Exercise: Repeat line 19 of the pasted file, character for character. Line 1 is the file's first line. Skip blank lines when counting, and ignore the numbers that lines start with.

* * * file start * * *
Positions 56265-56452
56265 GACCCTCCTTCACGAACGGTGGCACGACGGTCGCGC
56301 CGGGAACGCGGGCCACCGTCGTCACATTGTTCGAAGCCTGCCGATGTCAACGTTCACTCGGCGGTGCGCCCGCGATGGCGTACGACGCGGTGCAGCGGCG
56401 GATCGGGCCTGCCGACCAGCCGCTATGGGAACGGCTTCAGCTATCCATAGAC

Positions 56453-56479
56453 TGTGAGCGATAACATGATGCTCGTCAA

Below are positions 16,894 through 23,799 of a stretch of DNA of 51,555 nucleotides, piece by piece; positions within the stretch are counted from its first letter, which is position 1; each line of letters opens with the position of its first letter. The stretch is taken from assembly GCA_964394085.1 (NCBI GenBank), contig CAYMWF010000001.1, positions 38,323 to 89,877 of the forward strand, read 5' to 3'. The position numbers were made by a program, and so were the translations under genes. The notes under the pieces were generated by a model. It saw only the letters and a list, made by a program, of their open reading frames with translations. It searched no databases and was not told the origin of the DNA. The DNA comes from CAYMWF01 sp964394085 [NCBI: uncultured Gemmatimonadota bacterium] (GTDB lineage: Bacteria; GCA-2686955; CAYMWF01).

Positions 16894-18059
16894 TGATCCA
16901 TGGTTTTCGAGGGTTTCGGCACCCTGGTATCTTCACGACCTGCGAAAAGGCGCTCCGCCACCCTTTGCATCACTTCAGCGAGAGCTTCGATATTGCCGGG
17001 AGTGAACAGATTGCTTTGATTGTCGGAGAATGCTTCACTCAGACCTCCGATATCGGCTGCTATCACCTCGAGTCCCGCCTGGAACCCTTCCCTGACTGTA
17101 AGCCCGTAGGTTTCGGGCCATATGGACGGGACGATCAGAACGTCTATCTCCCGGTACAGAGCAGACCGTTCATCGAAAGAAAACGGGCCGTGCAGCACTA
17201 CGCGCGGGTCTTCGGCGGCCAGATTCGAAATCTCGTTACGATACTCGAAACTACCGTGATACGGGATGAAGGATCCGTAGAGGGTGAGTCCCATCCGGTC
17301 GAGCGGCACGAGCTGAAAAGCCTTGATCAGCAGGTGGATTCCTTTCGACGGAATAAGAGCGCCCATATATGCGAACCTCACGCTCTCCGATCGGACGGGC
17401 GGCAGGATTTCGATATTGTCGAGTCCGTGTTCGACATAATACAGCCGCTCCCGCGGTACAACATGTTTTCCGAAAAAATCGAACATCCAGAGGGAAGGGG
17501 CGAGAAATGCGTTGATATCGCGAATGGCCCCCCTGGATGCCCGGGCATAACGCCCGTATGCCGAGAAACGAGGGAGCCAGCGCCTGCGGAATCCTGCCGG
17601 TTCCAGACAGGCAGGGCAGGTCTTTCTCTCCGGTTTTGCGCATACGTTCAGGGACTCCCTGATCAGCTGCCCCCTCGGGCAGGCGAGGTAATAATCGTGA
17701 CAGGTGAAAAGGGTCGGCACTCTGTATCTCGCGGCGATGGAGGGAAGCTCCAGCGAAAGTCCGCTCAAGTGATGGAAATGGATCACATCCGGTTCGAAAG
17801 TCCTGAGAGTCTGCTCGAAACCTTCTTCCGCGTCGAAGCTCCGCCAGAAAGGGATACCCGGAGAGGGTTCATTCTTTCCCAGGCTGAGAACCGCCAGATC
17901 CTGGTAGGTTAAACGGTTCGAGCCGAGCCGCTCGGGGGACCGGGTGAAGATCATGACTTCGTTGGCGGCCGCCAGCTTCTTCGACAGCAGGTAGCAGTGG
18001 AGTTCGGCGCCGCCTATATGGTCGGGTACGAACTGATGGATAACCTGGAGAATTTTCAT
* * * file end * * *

17801 TCCTGAGAGTCTGCTCGAAACCTTCTTCCGCGTCGAAGCTCCGCCAGAAAGGGATACCCGGAGAGGGTTCATTCTTTCCCAGGCTGAGAACCGCCAGATC